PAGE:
GOVERNMENT yesterday signed documents to seal the divestment of the final three sugar estates held by the Sugar Corporation of Jamaica (SCJ) — Monymusk, Bernard Lodge and Frome — to the Chinese company Complant.
"Notwithstanding, in more recent times, a real concerted effort to divest the industry did not succeed, we felt that it was something we needed to pursue," Prime Minister Bruce Golding said yesterday at the Jamaica House signing of the deal between a delegation from Complan and Government representatives.
Government's push two years ago to sell the SCJ estates to the Brazilian company, Infinity Bio-Energy fell flat in the face of the worldwide economic decline.
Last year Long Pond in Trelawny and Duckensfield in St Thomas were sold to separate local bidders as an effort to have Eridana of Italy purchase all five estates also fell through.
In a deal worth more than US$10 million, Complan will now purchase the three remaining sugar estates and lease approximately 30,000 hectares of sugar lands to increase the production of cane islandwide.
Agriculture Minister Christopher Tufton made it clear that the signing was two-fold, one for the purchase and lease of assets owned by SCJ, and the other to conduct a feasibility study for the construction of a sugar refinery and ethanol facility.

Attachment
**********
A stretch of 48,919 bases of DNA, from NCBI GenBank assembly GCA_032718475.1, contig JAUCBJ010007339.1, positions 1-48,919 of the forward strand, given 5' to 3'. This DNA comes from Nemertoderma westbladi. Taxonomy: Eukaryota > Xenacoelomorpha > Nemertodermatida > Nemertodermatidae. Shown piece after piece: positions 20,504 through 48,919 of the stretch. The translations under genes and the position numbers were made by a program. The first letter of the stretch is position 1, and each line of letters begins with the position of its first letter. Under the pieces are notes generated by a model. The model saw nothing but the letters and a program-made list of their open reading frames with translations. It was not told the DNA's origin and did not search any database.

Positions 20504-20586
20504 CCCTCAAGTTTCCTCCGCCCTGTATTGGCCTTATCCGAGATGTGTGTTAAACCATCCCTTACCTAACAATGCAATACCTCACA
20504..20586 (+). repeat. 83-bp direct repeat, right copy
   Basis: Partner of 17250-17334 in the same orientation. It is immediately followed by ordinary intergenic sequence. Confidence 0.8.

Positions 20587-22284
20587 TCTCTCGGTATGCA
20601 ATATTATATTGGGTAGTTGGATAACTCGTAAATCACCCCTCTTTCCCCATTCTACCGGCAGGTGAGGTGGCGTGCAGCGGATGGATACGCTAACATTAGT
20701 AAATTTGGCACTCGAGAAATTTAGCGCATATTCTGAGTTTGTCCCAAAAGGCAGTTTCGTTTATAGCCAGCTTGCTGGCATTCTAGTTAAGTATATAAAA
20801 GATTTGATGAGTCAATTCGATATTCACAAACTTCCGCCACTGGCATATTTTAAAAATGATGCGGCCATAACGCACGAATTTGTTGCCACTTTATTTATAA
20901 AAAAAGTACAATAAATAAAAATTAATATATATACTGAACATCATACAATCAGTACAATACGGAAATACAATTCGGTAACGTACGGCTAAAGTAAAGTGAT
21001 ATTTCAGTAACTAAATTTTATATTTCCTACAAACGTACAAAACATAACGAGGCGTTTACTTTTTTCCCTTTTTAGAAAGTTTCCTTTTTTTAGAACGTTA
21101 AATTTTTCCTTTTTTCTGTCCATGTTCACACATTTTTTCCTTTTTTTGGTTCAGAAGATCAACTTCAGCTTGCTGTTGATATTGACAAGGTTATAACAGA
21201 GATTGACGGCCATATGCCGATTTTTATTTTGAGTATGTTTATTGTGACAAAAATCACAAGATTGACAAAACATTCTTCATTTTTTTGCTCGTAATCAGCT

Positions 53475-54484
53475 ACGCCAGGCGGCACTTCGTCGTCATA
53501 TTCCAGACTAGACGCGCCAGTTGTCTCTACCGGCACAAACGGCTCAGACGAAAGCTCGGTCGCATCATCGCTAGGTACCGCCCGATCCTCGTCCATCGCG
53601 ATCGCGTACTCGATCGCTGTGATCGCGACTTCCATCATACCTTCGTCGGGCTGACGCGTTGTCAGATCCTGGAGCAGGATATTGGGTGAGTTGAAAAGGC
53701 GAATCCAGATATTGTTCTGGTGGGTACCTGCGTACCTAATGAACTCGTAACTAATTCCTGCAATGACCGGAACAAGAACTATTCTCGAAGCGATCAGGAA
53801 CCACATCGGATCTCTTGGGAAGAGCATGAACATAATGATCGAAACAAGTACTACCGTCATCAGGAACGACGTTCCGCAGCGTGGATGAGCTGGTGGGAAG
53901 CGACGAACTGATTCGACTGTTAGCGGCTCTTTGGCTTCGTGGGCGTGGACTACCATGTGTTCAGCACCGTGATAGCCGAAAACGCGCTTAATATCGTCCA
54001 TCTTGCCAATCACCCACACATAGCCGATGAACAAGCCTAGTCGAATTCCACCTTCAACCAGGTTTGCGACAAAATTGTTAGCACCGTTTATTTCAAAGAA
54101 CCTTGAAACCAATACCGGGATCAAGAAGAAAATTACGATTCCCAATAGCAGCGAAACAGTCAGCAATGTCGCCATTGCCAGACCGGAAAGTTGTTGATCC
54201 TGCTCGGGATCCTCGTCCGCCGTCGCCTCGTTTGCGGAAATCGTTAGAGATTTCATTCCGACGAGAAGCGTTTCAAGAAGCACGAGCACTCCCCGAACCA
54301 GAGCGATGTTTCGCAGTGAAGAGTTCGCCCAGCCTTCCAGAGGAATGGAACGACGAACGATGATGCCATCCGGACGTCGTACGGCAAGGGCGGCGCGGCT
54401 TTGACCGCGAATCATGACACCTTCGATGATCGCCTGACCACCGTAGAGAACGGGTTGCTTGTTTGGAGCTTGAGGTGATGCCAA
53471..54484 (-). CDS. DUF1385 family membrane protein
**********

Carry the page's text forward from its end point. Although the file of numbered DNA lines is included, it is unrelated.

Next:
"Complant is no stranger to Jamaica," Golding said yesterday, noting that the Chinese company had constructed the Trelawny Stadium and subsequently built the recently-opened convention centre in Montego Bay.
The prime minister contended that Chinese investors viewed investment projects in a different way from other foreign investors.
"They tend to look beyond the brow of the hill," Golding said of the Chinese. "They tend to look at opportunities that are not staring you in the face...they tend to take that longer view."
The SCJ, which originally owned five factories, have long posed financial problems for Government, loosing approximately $5.2 billion last year, according to Government reports.
Divestment of the SCJ sugar factories, however, proved difficult for successive administrations.
From as far back as 2004, attempts by the previous administration to off-load the burdensome factories had failed to materialise, while they gobbled up taxpayer funds estimated at over $20 billion in six years.
In the meantime, permanent secretary in the agriculture ministry, Donovan Stanberry, yesterday rebuffed concerns about an influx of Chinese labour in Jamaica, saying that cane farmers and workers who had left the industry would now have greater incentive to return.